When Metro: Last Light released earlier this year, it was a revelation. The sequel to the promising Metro 2033 took everything that was good about that game, removed everything that wasn’t, and gave us a sequel so improved that it rivals Assassin’s Creed II, Killzone 2, or Uncharted 2 in terms of the reinvigorating effect it had on its franchise.
On the presentation front, Metro: Last Light nailed it- it had an incredible, moody atmosphere that properly impressed upon the player the bleakness and desolation of post nuclear Russia, the graphics were stunning, the game made the best use of sound in game design that a first person shooter has in a while, the story it had to tell was genuinely compelling (which makes sense, given the source material it was drawing from), and all the characters and events in the game felt real. On the gameplay front, its unique brand of survival horror/stealth/shooter gameplay made it immediately stand out from other games on the market. Metro: Last Light was a game which involved very real threats, threats that you needed to take down, but you had to be wise about how you picked your fights, because you wouldn’t always have what you needed to dispose of your enemies.
Happily enough, everything that was great about the game on its original release is still great. The core game was so incredible that nothing would change that. Metro: Last Light is still highly recommended. Perhaps the question in this case, then, is whether the game is recommended on Linux at all.
Bringing a game to Linux is always a tricky proposition. More than even Windows PCs, with their infinite permutations of hardware and the drivers that go with them, Linux can be a bitch to achieve any kind of standardization on. This is because now, in addition to considering the liquid hardware and the drivers, the core OS itself can vary from one unit to the next. No two Linux machines run the same variation of the OS and software, and this, alongside the variable hardware configurations, can make porting a game to it (which is by definition resource intensive) a complete mess.
By and large, Metro: Last Light survives this process. As a matter of fact, the porting process is as smooth as one can reasonably expect, especially for such an intensive game. The game manages to get running, and it looks as great as ever. It suffers from some incredible slowdown in cutscenes (which is really odd, considering that the cutscenes are probably the least resource intensive thing it has to render), and the sound is sometimes choppy. Apparently, a lot of these problems stem from some sort of inherent incompatibilities with the drivers on Linux- depending on exactly what driver on what hardware configuration on what flavor of Linux you are using, your mileage may vary greatly.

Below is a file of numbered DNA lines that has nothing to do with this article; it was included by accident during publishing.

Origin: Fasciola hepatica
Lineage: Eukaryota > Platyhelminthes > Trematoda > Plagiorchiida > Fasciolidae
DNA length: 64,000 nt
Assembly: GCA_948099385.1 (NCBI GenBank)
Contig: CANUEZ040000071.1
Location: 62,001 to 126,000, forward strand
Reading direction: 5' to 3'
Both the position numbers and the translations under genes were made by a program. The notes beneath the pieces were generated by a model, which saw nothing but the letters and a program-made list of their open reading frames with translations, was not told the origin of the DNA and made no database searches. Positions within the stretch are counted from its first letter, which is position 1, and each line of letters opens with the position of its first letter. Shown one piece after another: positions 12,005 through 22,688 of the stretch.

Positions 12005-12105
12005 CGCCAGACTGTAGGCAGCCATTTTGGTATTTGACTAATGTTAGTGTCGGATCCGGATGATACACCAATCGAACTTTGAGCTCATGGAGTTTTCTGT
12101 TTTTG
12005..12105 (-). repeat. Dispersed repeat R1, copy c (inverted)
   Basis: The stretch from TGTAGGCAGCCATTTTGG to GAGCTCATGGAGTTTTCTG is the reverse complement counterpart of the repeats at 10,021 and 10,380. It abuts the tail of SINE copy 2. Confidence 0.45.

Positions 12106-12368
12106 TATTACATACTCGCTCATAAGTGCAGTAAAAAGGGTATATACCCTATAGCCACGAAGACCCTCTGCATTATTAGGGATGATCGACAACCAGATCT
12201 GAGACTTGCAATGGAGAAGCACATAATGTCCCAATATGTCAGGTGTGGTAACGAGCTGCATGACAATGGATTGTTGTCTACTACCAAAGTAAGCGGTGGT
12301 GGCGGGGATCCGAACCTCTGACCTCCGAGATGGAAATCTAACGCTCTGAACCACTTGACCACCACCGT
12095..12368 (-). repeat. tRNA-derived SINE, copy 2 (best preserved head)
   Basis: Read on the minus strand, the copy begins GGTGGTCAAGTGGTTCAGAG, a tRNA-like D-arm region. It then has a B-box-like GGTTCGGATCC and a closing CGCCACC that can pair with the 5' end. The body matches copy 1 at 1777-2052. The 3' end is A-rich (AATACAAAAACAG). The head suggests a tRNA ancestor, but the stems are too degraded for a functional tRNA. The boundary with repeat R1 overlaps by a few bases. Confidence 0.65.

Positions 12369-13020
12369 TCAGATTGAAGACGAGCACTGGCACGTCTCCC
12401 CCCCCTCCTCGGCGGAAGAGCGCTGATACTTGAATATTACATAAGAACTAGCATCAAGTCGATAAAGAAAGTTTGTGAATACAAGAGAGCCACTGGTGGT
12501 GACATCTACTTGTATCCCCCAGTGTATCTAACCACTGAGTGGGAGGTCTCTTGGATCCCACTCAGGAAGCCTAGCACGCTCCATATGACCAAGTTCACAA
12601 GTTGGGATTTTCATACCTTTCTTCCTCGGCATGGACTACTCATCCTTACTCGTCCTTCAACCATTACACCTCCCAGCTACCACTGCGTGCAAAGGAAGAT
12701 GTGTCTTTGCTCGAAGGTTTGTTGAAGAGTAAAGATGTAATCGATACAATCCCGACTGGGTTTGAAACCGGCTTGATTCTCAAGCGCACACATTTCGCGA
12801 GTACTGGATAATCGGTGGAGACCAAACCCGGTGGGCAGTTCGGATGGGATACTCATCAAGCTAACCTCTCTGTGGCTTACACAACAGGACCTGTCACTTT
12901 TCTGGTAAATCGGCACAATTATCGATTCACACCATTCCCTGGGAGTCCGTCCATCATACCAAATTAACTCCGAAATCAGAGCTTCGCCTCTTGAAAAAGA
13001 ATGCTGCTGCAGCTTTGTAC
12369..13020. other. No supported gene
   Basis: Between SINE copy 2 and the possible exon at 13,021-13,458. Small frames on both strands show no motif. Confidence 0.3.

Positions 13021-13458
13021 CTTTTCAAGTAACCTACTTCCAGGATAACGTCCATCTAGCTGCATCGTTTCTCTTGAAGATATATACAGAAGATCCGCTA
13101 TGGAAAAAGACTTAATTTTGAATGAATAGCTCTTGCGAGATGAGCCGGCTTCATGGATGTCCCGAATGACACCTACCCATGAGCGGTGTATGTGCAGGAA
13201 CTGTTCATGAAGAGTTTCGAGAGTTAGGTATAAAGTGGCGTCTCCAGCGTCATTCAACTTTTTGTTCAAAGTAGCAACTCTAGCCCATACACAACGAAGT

Gamepads are ostensibly supported, but the only two that I tried to use were flat out not recognized. The game flat out refused to acknowledge they were there (which again, might be bringing us back to the drivers issue), but the actual keyboard and mouse control scheme is great, and it ran like a wonder with those.
On the whole, it runs pretty well- yes, I know reading that laundry list of issues up there might be freaking you out, but don’t. Seriously, my only point with these impressions is to ensure that any Linux gamer out there who goes into this game understands the potential sources of issues. The game still works, it runs, it runs well, and it does not impede with the experience at all. There are minor crashes (I experienced one), and yes, driver incompatibility issues exist, but all of this should be a given when you have a game as resource intensive as this being ported to Linux.
One day, perhaps, and especially if Valve’s initiative with Steam OS/Steam Machine goes well next year, we will see games being ported to Linux with near technical perfection and minimal issues. That might happen one day, but it is not this day. Today, as it stands, porting to Linux is a very complicated procedure (especially given the minimal install base), and given that context, and the general quality of the game, I’d say that yes, if a Linux PC was the only way for you to experience Metro: Last Light, then go for it. Just know that any other OS or system would be a better way to play it, but think of it this way, a Porsche Cayman is still a Porsche.